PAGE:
Part of the reason for this disparity is that many kids don’t find out about specialized high schools and the SHSAT early enough, if at all. “In my middle school, my class didn’t know there was an SHSAT. We were considered the dumb class because we didn’t test well in elementary,” says Angie, currently a senior at Bronx Studio School for Writers and Artists. She is black and Latina. “However, the higher performing class got to take it as well as the prep they needed.”
Below is an open letter to Chancellor Richard A. Carranza from the Stuyvesant High School Black Alumni Diversity Initiative (SHSBADI). SHSBADI was formed in 2010 to address the declining enrollment of Black and Latinx students at Stuyvesant and the city’s other specialized high schools.
The letter below outlines SHSBADI’s recommendations for ways to increase the number of Black and Latinx students at Specialized High Schools along with their thoughts on the pending State Legislation (S7983, A10427 and S8503) to address this issue.
Now that I mention it, I don’t think I was all that good at the test questions at the beginning. But my mother, a math teacher, had a blue shoulder bag of “manipulables”: toys, essentially, that she used to explain concepts in geometry and probability. The blue bag was always in the foyer, as if she might need it at the last minute while escaping a fire or running late for work.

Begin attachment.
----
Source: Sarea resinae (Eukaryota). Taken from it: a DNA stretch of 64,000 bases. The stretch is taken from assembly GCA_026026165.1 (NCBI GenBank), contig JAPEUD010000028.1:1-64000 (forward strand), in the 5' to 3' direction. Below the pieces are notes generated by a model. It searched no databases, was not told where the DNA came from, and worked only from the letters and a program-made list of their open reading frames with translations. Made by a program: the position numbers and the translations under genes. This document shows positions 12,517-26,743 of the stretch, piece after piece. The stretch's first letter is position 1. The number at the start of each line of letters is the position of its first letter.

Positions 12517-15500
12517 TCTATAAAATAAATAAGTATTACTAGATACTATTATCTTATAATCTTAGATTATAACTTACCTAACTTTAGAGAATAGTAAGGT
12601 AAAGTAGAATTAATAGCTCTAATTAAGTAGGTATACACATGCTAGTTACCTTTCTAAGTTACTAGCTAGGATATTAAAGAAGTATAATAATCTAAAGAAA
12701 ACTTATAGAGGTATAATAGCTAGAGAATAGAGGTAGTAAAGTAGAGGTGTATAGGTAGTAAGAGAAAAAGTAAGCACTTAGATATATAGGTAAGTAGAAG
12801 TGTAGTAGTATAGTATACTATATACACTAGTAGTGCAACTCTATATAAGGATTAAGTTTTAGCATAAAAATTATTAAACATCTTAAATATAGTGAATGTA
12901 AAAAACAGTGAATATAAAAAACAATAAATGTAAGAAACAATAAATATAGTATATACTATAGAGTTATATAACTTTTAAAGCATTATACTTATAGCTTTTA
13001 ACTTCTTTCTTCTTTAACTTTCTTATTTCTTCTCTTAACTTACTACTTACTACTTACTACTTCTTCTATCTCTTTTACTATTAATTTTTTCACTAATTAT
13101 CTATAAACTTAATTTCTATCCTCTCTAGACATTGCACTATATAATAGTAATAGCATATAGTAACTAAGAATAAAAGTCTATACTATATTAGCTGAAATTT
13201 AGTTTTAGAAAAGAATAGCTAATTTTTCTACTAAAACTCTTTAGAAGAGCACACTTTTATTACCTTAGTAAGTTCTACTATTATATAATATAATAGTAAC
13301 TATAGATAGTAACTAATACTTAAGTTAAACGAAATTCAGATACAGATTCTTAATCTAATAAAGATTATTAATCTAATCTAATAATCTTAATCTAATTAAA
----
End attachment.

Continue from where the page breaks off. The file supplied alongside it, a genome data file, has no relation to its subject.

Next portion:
My father, who taught English, discussed the books I was reading, even (despite his love of realism) the Star Wars spin-offs.
Principal Eric Contreras is stepping down, but is in favor of using multiple criteria for measuring merit, as opposed to the single roughly 100 math and English multiple-choice SHSAT.
That makes both the principal and valedictorian of Stuyvesant pro-reform.
Though Contreras told the Journal he is in favor of “mixed metrics” to be used in admissions, his letter does not directly address the current debate engulfing his school community. But he highlighted some diversity initiatives under his tenure, such as a tutoring and mentoring program for students at middle schools that are underrepresented at Stuyvesant and the relaunch of Discovery, a program that offers admission to students who just missed the exam cutoff and who complete summer work.
Student argument against the SHSAT
Defenders of the current system, hailing the test as establishing a level playing field, argue that if more black and Latino students truly wanted to attend specialized high schools, they could just study harder. I have repeatedly heard my classmates champion this mindset, implying that black and Latino students are not as hardworking, and, even more disturbingly, not as smart as their Asian counterparts.
The SHSAT, however, does not measure work ethic or intelligence, but a student’s ability to answer over 100 tedious multiple choice questions in under three hours.
Yet alumni have struggled to raise an endowment like those at other top U.S. schools. The closest was an effort begun in 1999, called Campaign for Stuyvesant, that over the years managed to raise about $4.5 million, on its way to a $12 million goal.
It never made it. Today, all that’s left is about $330,000. Alumni, including members of a group called Concerned Stuyvesant Alumni, want to know where it went.